Sypnosis Heavy Mineral Deposits

Stitt P H,
Organization: The Australasian Institute of Mining and Metallurgy
Pages: 1
Publication Date: Jan 1, 1988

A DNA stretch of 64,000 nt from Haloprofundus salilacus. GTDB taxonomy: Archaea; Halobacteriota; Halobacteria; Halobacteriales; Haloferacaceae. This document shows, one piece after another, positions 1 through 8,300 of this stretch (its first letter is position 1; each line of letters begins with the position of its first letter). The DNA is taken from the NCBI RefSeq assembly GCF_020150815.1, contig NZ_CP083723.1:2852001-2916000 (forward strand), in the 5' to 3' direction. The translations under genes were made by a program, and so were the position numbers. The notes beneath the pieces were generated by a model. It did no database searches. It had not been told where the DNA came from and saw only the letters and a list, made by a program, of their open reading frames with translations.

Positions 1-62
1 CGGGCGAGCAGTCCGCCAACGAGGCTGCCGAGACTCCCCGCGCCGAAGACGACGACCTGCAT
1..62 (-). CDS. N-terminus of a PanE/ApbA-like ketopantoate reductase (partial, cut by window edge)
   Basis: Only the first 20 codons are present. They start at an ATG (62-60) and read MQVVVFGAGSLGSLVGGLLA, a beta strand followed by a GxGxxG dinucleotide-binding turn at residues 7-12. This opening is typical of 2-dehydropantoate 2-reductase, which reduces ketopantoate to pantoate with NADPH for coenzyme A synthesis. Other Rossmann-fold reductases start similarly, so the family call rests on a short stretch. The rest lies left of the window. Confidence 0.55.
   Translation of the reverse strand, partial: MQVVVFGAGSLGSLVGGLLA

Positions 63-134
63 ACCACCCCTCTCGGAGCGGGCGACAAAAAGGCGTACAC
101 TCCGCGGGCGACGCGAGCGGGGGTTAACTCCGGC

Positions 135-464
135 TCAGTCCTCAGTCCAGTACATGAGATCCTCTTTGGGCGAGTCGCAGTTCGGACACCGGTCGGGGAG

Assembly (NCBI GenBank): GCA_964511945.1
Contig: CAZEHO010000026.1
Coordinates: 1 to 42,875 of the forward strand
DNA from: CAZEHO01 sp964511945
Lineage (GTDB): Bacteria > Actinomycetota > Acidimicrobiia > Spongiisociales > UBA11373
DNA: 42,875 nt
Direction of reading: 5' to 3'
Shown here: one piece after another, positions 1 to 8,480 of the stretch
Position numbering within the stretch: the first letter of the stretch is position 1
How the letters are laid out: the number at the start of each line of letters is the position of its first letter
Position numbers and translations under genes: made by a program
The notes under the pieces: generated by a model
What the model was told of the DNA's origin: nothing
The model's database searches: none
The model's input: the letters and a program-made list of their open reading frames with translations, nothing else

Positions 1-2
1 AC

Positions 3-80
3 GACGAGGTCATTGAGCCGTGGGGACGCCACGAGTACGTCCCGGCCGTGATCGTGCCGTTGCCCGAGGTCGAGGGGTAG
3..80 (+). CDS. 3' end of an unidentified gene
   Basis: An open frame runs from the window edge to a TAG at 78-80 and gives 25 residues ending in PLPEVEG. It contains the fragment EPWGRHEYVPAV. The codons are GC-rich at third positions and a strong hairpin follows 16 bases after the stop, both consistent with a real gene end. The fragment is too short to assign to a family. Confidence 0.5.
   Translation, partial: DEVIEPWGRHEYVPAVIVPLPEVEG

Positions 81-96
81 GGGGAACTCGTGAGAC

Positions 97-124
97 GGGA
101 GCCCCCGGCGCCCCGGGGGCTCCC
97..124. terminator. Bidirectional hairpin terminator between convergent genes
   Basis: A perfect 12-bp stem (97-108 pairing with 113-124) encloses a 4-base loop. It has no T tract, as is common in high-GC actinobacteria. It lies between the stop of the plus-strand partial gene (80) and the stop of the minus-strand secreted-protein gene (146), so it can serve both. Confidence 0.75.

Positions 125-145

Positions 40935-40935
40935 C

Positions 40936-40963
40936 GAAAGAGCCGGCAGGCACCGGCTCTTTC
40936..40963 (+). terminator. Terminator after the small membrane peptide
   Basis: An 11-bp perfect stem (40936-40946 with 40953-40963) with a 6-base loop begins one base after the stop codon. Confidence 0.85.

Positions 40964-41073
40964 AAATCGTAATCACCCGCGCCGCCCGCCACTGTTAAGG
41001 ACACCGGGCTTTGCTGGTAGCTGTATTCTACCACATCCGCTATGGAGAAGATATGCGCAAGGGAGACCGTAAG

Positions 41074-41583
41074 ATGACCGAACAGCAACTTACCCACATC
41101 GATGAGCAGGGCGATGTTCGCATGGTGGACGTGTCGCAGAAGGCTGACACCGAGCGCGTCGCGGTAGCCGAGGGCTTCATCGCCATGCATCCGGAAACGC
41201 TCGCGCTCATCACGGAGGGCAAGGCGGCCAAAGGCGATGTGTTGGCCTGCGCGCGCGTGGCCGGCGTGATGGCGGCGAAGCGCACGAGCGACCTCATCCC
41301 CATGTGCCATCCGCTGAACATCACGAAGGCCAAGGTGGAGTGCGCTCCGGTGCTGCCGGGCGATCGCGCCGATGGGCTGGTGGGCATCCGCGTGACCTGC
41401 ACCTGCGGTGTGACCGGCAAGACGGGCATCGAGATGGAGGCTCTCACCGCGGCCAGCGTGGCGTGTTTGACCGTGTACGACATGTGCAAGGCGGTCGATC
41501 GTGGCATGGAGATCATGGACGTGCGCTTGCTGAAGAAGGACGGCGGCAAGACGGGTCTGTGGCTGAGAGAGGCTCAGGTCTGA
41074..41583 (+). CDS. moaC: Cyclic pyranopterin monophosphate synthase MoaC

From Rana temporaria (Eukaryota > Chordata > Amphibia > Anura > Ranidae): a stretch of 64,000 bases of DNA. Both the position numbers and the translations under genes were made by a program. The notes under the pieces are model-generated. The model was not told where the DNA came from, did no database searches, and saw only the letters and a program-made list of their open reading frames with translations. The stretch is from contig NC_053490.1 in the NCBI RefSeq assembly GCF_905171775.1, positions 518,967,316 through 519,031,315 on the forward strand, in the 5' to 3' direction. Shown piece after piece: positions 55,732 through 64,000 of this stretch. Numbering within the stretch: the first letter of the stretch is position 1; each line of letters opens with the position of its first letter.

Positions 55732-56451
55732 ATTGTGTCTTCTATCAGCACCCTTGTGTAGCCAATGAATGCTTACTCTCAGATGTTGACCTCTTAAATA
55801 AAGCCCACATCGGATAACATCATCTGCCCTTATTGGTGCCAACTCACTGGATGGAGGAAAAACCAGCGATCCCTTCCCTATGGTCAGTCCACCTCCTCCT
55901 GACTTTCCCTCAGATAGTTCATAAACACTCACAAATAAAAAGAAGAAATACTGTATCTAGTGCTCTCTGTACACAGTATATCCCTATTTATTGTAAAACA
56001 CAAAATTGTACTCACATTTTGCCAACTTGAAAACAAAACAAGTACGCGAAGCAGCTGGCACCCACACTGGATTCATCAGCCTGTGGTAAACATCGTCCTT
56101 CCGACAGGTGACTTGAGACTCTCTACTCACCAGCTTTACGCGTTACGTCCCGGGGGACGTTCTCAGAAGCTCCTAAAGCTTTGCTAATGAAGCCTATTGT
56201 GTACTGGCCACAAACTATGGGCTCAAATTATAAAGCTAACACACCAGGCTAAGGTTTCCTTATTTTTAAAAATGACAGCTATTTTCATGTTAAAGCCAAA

In Australia, the term "heavy mineral deposits" is used to denote sands which contain variable but economic quantities of the minerals rutile, ilmenite and zircon, often with minor amounts of monazite and xenotime as co-products. Australia has been a significant producer of rutile, ilmenite and zircon from such sands for fifty years and has long been the leading producer of rutile and zircon. The industry had its beginnings with the mining of present day beaches in northern NSW in 1934. Early work was small scale and in some cases involved hand winning of naturally concen- trated mineral for direct export. During World War II and immediately after the industry became increasingly mechanised and by the 1970s on the east coast operated between Newcastle, NSW north to Fraser Island in Queensland. Deposits worked included present day beaches, fossil strand lines up to 5 km or more inland from the present coast and aeolian concentrations. In the mid 1950s, operations commenced on the west coast of WA, south of Perth. Western Australian mineral sands tend to be rich in ilmenite as compared to the east coast. However the WA ilmenites are lower in chrome oxide and make a better syn- thetic rutile feedstock.
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